Leisure | Josef Pieper

Summary of: Leisure: The Basis of Culture: Including the Philosophical Act
By: Josef Pieper


Dive into the fascinating world of ‘Leisure: The Basis of Culture’ by Josef Pieper and uncover the shifting dynamics between work and leisure from ancient Greek societies up until the modern era. Discover how ancient Greeks revered leisure as the center of life, while the concept of ‘total work’ came to dominate in the 20th century. Explore the distinct difference between contemplation and observation, and the role of intellectus and ratio in shaping the perception of intellectual activity. This book summary will guide you through the crucial need to reassess our understanding of leisure and its integral role in society.

The Evolution of Work and Leisure

In ancient Greek society, work and leisure were two distinct ways to spend time. Leisure was defined as taking time to broaden your intellectual horizons. However, in the twentieth century, the concept of “total work” emerged, and life came to revolve around hard work with little time for leisure. The idea that one lives to work became prevalent, as opposed to working to live. The contrast between ancient and modern ideas of work and leisure is examined, beginning with differing views on the nature of intellect.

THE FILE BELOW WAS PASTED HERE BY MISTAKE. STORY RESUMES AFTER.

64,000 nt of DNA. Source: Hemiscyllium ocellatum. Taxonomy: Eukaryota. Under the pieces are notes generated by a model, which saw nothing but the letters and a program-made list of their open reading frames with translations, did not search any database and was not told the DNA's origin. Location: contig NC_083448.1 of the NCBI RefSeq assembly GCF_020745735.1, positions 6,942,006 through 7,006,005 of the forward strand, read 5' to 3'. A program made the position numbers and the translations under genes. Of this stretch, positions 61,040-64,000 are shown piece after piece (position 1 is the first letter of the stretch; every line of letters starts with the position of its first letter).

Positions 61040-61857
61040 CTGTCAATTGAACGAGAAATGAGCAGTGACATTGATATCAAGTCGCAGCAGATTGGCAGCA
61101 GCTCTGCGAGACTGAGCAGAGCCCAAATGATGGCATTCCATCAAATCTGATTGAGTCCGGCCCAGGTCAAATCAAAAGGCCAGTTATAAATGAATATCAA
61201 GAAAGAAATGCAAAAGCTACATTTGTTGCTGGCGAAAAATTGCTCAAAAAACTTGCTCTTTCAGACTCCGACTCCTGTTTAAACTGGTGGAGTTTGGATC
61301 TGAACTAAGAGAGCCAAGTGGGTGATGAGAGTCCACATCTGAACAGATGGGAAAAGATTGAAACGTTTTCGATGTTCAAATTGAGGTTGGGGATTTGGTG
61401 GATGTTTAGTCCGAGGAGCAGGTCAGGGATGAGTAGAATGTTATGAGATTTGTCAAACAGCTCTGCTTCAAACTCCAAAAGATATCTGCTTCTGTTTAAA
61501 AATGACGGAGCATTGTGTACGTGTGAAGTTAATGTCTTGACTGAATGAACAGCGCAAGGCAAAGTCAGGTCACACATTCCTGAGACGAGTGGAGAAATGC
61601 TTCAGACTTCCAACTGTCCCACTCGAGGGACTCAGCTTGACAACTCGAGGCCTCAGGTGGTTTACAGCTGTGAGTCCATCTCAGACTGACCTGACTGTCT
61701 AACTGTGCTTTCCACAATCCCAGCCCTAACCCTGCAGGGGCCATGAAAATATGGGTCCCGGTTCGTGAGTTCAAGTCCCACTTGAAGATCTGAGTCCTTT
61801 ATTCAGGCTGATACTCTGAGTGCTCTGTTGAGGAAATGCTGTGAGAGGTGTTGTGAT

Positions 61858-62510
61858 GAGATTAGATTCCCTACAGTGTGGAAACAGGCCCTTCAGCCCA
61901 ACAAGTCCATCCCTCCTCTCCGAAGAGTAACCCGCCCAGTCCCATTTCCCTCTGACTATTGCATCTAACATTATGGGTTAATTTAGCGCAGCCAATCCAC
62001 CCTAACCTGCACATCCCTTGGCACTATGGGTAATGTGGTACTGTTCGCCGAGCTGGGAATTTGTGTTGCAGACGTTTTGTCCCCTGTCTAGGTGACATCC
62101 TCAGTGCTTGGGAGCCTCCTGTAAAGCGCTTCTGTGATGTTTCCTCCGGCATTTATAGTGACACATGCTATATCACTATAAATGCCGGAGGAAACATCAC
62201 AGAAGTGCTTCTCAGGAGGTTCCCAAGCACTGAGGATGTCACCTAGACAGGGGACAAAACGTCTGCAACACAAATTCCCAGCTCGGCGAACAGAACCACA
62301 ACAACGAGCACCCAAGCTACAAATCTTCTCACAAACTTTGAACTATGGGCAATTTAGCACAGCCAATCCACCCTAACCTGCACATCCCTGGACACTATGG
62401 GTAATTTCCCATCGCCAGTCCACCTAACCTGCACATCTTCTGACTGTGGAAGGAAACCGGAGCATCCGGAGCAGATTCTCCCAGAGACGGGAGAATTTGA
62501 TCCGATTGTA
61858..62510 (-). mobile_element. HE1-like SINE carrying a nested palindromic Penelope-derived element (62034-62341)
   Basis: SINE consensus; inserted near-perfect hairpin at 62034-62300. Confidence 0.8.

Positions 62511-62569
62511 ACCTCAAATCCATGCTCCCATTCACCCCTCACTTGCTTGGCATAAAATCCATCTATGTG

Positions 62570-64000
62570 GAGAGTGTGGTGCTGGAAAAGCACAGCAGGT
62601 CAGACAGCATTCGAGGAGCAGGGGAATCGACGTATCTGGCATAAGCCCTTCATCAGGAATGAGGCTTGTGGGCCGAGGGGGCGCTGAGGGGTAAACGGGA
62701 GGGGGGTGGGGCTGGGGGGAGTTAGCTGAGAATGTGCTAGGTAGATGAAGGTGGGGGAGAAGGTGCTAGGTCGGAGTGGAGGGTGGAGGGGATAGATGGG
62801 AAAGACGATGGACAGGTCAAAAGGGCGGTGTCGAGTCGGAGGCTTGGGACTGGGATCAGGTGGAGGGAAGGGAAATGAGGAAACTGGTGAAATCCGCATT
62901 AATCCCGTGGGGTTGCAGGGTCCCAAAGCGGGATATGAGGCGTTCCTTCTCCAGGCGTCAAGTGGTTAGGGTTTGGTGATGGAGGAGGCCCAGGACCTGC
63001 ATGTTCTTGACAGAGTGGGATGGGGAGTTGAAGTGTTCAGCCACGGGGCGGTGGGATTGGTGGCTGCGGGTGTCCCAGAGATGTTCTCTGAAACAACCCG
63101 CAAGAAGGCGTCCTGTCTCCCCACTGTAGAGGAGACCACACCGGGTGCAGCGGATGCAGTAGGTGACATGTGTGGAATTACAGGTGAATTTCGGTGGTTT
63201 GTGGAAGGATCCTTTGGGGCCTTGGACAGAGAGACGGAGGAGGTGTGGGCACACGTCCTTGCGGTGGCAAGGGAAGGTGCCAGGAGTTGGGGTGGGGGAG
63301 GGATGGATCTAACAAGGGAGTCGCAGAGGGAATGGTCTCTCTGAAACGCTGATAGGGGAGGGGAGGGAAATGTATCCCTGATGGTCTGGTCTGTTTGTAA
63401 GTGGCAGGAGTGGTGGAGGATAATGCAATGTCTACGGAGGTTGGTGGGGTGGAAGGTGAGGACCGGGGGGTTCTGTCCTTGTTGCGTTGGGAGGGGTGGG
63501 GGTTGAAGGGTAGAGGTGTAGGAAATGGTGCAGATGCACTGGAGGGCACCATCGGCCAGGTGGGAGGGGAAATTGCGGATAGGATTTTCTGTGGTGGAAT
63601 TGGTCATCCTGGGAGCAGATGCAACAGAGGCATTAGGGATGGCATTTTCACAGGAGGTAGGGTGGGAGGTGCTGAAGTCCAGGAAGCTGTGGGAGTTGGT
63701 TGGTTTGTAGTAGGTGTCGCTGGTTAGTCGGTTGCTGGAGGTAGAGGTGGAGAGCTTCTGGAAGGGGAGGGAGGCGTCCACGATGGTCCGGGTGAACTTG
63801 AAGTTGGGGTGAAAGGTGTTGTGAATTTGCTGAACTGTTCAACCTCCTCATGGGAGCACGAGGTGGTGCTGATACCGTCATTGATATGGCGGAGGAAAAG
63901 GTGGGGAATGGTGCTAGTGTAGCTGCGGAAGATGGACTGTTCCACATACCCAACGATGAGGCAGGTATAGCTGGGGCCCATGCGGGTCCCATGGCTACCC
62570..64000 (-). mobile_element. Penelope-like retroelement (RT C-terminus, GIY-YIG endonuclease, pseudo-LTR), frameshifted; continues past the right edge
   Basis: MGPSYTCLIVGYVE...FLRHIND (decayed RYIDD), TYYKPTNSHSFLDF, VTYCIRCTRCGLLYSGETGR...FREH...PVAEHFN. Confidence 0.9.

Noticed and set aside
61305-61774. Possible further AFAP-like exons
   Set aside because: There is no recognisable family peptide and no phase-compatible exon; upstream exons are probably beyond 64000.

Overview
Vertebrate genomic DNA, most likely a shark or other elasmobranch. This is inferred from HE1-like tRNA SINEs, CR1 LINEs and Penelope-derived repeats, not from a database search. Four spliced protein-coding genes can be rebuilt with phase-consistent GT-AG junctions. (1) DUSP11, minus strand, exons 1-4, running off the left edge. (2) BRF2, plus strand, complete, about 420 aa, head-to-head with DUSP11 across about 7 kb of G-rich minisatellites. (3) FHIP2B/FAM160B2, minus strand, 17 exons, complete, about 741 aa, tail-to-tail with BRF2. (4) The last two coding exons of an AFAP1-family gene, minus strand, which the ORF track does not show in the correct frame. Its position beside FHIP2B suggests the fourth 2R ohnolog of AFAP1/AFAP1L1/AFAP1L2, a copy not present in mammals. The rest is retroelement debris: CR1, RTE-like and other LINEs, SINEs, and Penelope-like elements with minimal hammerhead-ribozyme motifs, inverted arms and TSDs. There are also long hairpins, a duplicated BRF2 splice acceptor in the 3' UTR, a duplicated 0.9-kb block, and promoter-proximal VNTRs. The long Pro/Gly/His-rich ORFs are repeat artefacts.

The Definition of Intellectual Work

The concept of intellectual work has evolved through time and varied philosophies. In antiquity, contemplation was considered an intellectual activity while observation was viewed as a physical task. However, Immanuel Kant from modern philosophy proposed that even abstract concepts require logical examination, deduction, comparison, and reasoning, making them work. This idea laid the foundation for the post-war concept of total work, which regards intellectual activity as a task to be completed like any other job. Therefore, the terms “intellectual work” and “intellectual worker” emerged. These varying beliefs about intellectual work reflect the changing paradigms of society and how it values knowledge.

The Value of Leisure

The idea of total work has shaped the belief that effort and hard work are the ultimate moral virtues in society. Ancient Greek philosophers, however, argued that intellectual contemplation is not work at all, revealing intellect as a devalued quality in our culture. Leisure is seen as lazy or self-indulgent since society pushes us to expand on what we can already do easily, while doing nothing is tantamount to a sin. In this perspective, leisure is not idleness but rather a state of mind of internal calmness that is an essential part of human life and work. By reintegrating leisure into our lives, we can escape the oppressive expectations of total work that require us to be workers every hour of every day.

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